Tak­ing leader off pedestal

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AN­OTHER marker has been felled in the in­tense ar­gu­ment over whether his­toric fig­ures with racist his­to­ries should be hon­oured. The Univer­sity of Ghana in Ac­cra no longer has a statue of In­dia in­de­pen­dence leader Mo­han­das K Gandhi.

To much of the world, Gandhi is re­mem­bered for his peace­ful protests in his ef­forts for In­dian sovereignty, but in Africa, where he worked as a lawyer for two decades, he is seen through a dif­fer­ent lens.

In 2016, the Ghana statue was ded­i­cated by then-In­dian Pres­i­dent Pranab Mukher­jee as a sym­bol of strength­en­ing ties be­tween the two na­tions.

But pro­fes­sors, stu­dents and Ghana­ians railed against the statue, call­ing it a homage to a racist who thought of Africans as naked sav­ages who were be­neath Bri­tons and In­di­ans, us­ing Gandhi’s early writ­ings from his two decades in Africa to bol­ster their ar­gu­ments.

Gandhi’s In­dian em­pow­er­ment ar­gu­ment, crit­ics said in a pe­ti­tion to re­move the statue, ap­peared to be that the Bri­tish colo­nial govern­ment treated In­di­ans a “lit­tle bet­ter, if at all, than the sav­ages or the Na­tives of Africa”.

He spoke of the “half-hea­then Na­tive” and said treat­ing In­di­ans like Africans would “de­grade us”.

The sole oc­cu­pa­tion of “raw” na­tives is hunt­ing, he said and their “sole am­bi­tion is to col­lect a cer­tain num­ber of cat­tle to buy a wife with and, then, pass his life in in­do­lence and naked­ness”.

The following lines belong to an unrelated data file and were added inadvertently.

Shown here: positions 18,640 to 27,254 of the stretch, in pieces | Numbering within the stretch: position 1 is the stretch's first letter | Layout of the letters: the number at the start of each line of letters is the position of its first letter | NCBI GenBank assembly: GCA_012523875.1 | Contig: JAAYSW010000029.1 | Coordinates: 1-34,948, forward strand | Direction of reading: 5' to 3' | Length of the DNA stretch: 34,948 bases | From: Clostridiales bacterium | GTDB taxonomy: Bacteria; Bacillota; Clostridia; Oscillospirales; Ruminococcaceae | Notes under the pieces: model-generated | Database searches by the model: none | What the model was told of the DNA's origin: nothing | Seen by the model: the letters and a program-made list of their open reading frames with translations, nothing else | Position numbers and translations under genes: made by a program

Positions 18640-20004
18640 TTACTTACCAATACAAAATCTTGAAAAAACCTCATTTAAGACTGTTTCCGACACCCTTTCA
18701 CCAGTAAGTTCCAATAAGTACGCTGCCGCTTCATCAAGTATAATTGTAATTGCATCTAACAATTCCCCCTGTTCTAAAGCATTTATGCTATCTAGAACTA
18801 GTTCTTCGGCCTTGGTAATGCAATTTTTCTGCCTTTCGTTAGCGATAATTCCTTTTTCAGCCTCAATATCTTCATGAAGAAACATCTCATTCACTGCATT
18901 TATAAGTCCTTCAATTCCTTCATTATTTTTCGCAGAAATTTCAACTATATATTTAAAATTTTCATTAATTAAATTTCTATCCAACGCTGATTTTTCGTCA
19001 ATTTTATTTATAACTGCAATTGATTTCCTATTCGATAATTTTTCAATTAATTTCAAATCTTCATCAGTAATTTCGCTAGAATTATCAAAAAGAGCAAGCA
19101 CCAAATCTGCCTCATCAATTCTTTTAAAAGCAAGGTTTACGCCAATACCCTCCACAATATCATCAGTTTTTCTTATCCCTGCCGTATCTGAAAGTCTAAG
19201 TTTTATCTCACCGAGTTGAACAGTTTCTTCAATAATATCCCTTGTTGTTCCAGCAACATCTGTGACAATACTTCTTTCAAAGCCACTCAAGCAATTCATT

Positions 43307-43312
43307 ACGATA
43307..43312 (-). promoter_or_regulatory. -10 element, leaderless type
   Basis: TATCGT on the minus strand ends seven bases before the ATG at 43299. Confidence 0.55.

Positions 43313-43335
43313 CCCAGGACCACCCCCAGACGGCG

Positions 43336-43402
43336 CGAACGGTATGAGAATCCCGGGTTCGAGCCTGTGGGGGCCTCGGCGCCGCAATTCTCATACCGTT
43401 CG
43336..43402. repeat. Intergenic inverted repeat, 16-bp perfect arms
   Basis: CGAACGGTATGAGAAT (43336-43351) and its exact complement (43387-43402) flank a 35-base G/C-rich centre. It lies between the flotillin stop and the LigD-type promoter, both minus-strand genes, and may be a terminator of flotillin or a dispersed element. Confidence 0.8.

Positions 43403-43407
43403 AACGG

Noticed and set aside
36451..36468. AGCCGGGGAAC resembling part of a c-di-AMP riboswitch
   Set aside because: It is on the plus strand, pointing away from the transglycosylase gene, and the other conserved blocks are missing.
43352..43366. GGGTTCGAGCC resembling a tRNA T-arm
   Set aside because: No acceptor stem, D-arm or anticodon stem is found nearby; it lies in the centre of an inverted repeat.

He also made lib­eral use of the k-word, a ra­cial slur so of­fen­sive that it’s rarely spo­ken aloud in po­lite com­pany or writ­ten in print. Ut­ter­ing it in South Africa, where Gandhi lived and worked from 1893 to 1915, can be viewed as a hate crime.

The Ghana Univer­sity pe­ti­tion cited other protests against – and re­moval of – trib­utes to his­toric but con­tro­ver­sial fig­ures at univer­si­ties across the globe, in­clud­ing the for­mer slave-own­ing Royal fam­ily at Har­vard Univer­sity and apartheid founder Ce­cil Rhodes at the Univer­sity of Cape Town.

The protests against Gandhi are not lim­ited to Africa. In Davis, Cal­i­for­nia, a sim­i­lar statue has been protested against, and plans to hon­our Gandhi with a statue in Lon­don have also met op­po­si­tion.

His later writ­ings don’t in­clude the in­flam­ma­tory speech of his time in Africa, al­though schol­ars said Gandhi in­dulged in some “tidy­ing up” his own his­tory. And his lead­er­ship and peace­ful protests led to In­dia’s in­de­pen­dence.

But the Gandhi statue has raised an un­com­fort­able ques­tion: At what point does a per­son’s trans­gres­sion’s over­shadow the good he has ush­ered into the world?

In 2016, mem­bers of the Univer­sity of Ghana coun­cil started the pe­ti­tion that a statue to Gandhi had no place on cam­pus. To date, more than 2 200 peo­ple had signed it.

“We con­sider this to be a slap in the face that un­der­mines our strug­gles for au­ton­omy, recog­ni­tion and re­spect,” the pe­ti­tion states. – Wash­ing­ton Post


A statue of Mo­han­das Gandhi in Ac­cra, Ghana. Pro­fes­sors at a univer­sity in Ghana’s cap­i­tal are cam­paign­ing for the re­moval of a new statue of the In­dian in­de­pen­dence leader Mo­han­das Gandhi.

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